A childhood taste for the unusual 'Readaholic': Rebecca Hoffberger grew up in a family of readers. Edgar Allan Poe was a particular -- and perhaps peculiar -- favorite.

August 09, 1998|By Nancy Knisley | Nancy Knisley,CONTRIBUTING WRITER

As a child, Rebecca Hoffberger's reading interests were a little unusual. But that may not be so surprising, considering that she is founder and director of a museum specializing in the unusual.

Hoffberger, 45, whose American Visionary Art Museum on Key Highway features the work of untrained artists, describes herself as a lifelong "readaholic" who grew up in a family of readers.

From her earliest years, the books she enjoyed most were poetry -- such as that of Robert Louis Stevenson -- and rhyming books. She especially delighted in silly rhymes, recalling fondly the book "Touch Blue and Your Wish Will Come True." She can recite from memory some of the poems she loved as a child from that book and others.

Afflicted with rheumatic fever that left her paralyzed and bedridden for several months as a first-grader, she found comfort and escape in a poem about swinging on a swing in Stevenson's "A Child's Garden of Verses," Hoffberger recalled.

Edgar Allan Poe was a particular family favorite. Perhaps an unconventional choice for family book time, but in those pre-"Goose-bumps" days, it was a safe -- and literate -- way to explore the macabre.

And then there was Edgar Cayce, the psychic healer, mystic and clairvoyant who died in 1945. Hoffberger said her mother was interested in the teachings of Cayce, and she herself became intrigued in a way that all children could appreciate.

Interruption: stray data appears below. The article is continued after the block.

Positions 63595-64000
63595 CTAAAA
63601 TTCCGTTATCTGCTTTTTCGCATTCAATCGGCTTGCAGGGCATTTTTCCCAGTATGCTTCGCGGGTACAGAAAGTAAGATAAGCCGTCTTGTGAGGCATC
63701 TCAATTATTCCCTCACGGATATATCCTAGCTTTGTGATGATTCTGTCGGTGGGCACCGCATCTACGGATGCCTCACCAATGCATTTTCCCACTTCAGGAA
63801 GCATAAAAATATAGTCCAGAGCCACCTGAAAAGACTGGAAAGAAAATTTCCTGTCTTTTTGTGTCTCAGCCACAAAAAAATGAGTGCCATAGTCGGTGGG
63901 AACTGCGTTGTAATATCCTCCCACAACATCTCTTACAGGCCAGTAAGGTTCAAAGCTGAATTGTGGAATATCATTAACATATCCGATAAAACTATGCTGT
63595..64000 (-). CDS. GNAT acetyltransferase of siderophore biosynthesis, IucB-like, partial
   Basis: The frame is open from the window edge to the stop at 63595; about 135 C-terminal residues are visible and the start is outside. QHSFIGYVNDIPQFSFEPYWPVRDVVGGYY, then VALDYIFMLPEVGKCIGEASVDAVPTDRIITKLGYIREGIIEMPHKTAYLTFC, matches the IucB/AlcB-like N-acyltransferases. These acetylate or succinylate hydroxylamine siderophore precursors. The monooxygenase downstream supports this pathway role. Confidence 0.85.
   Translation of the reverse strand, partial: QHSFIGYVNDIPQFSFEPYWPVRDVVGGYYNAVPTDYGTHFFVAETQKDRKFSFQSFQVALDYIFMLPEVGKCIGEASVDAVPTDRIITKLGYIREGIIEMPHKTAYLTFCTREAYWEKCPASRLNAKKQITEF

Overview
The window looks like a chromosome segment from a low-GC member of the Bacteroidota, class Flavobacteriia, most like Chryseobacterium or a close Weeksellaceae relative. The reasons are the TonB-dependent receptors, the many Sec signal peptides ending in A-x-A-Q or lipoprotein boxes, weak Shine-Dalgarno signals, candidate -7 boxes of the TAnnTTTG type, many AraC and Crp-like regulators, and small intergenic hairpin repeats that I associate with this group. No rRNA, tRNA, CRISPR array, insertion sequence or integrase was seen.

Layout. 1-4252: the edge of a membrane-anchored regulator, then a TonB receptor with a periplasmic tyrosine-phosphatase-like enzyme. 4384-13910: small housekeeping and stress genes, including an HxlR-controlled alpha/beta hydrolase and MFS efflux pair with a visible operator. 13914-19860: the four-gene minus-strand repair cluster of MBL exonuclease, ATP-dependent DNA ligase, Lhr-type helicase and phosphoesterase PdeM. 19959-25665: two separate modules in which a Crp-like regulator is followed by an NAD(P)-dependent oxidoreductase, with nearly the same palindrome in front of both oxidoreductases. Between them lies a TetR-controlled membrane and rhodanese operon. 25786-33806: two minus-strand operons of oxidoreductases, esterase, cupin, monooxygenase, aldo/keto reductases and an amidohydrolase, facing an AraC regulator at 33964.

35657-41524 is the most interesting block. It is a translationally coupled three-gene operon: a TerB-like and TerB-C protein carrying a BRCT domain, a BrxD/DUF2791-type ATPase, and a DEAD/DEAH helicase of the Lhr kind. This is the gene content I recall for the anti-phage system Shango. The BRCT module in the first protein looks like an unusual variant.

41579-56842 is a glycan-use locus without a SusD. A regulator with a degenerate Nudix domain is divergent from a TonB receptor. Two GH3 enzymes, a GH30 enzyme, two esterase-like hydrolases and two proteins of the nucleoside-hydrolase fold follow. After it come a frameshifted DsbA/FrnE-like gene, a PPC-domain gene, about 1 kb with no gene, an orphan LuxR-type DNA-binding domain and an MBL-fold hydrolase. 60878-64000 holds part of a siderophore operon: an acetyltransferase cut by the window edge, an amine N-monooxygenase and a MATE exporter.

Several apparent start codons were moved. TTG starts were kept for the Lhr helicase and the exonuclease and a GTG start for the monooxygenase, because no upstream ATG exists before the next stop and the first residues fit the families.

When she learned that Cayce believed that a book's knowledge could be absorbed by sleeping with it under one's pillow, Hoffberger's spelling words went under hers.

She doesn't remember how she did on that week's spelling test, but, she said, laughing, "I passed to the next grade, so it couldn't have done me too much damage."

Hoffberger readily recalled her answer to that oft-asked question, "What do you want to be when you grow up?"

"When I was 8, I said, 'An alchemist.' "

As well as reading Cayce's works, even as a young reader, she liked other spiritual books -- in particular the works of Hermann Hesse, whose best-known book is "Siddhartha," a story of a young Indian man's quest for spiritual knowledge.

She was undaunted by the difficulty of Hesse's books. "Kids can understand more than adults often think they can," Hoffberger said.

She enjoyed a lot of books written for adults, Hoffberger said. She liked the bigger words -- and the insight those books gave her into the adult world.

Hoffberger said all her hours spent reading as a child "made me love 'alone time,' my own thoughts and own world."

"Reading gives kids the privacy of their own thoughts," she said. "It's the one time they're not ordered or lectured to. Reading is just you and your thoughts -- a dialogue with the writer."

She still has some of the books she liked as a child and read them to her own children when they were young. And her children enjoyed those books because, through them, they learned a little about what their mother was like as a child.

Although many of the books Hoffberger liked as a child were, perhaps, different, she shares an almost universal memory with young book-lovers everywhere:

"I remember reading all night, still being awake under the covers with a flashlight at 5 a.m. when my father got up for work."

Pub Date: 8/09/98

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